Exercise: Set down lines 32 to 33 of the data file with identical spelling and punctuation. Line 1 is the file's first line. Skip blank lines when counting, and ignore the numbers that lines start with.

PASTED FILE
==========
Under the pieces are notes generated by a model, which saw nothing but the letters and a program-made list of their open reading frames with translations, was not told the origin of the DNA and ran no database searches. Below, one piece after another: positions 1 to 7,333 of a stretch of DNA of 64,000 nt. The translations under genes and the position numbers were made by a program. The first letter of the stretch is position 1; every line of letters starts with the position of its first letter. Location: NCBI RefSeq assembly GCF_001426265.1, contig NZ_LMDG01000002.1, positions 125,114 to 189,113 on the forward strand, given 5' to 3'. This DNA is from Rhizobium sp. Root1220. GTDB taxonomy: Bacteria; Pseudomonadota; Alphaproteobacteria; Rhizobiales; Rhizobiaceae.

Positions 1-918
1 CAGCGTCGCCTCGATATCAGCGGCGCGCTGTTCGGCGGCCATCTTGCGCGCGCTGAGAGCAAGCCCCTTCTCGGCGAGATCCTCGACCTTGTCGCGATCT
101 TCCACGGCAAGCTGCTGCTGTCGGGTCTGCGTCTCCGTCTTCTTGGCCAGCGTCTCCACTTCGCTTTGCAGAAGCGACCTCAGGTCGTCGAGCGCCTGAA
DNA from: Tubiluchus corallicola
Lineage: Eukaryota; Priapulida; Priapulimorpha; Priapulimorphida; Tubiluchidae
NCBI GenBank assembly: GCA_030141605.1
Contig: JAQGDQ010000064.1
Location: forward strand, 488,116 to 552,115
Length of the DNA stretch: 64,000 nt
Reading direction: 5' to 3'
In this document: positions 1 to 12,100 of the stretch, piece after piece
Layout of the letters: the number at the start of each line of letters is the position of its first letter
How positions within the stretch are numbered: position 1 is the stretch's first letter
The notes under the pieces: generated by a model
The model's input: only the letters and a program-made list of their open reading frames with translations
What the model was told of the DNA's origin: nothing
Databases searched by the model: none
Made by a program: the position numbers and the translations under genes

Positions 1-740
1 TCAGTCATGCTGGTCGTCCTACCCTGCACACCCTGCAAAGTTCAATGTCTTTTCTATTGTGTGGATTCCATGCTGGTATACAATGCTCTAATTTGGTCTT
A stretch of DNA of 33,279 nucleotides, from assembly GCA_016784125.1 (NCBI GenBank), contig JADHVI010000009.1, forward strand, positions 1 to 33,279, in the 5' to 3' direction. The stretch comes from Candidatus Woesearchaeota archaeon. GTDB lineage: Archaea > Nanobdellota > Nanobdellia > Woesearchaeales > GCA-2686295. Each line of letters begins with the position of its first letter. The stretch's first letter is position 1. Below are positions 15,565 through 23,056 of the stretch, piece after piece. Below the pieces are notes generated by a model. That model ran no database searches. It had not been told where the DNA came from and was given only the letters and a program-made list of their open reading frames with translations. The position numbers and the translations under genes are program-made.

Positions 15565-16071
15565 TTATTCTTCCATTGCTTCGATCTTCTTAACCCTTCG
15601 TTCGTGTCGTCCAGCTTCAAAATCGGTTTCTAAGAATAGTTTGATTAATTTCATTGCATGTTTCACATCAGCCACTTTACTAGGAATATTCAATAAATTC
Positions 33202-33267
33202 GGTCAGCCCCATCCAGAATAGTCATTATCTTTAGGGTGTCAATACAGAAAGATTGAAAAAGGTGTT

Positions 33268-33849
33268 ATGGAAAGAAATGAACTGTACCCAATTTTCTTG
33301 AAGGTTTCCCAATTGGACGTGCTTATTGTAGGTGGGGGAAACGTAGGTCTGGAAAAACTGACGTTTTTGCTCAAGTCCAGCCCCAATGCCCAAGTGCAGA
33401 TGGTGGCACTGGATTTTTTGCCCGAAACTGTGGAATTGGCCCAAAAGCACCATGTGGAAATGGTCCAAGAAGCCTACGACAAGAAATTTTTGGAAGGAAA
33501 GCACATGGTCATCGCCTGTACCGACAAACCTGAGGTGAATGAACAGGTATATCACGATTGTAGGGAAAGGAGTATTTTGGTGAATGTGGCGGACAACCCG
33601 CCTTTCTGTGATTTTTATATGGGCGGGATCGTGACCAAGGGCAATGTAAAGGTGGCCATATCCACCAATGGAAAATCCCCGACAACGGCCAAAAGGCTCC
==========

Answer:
33501 GCACATGGTCATCGCCTGTACCGACAAACCTGAGGTGAATGAACAGGTATATCACGATTGTAGGGAAAGGAGTATTTTGGTGAATGTGGCGGACAACCCG
33601 CCTTTCTGTGATTTTTATATGGGCGGGATCGTGACCAAGGGCAATGTAAAGGTGGCCATATCCACCAATGGAAAATCCCCGACAACGGCCAAAAGGCTCC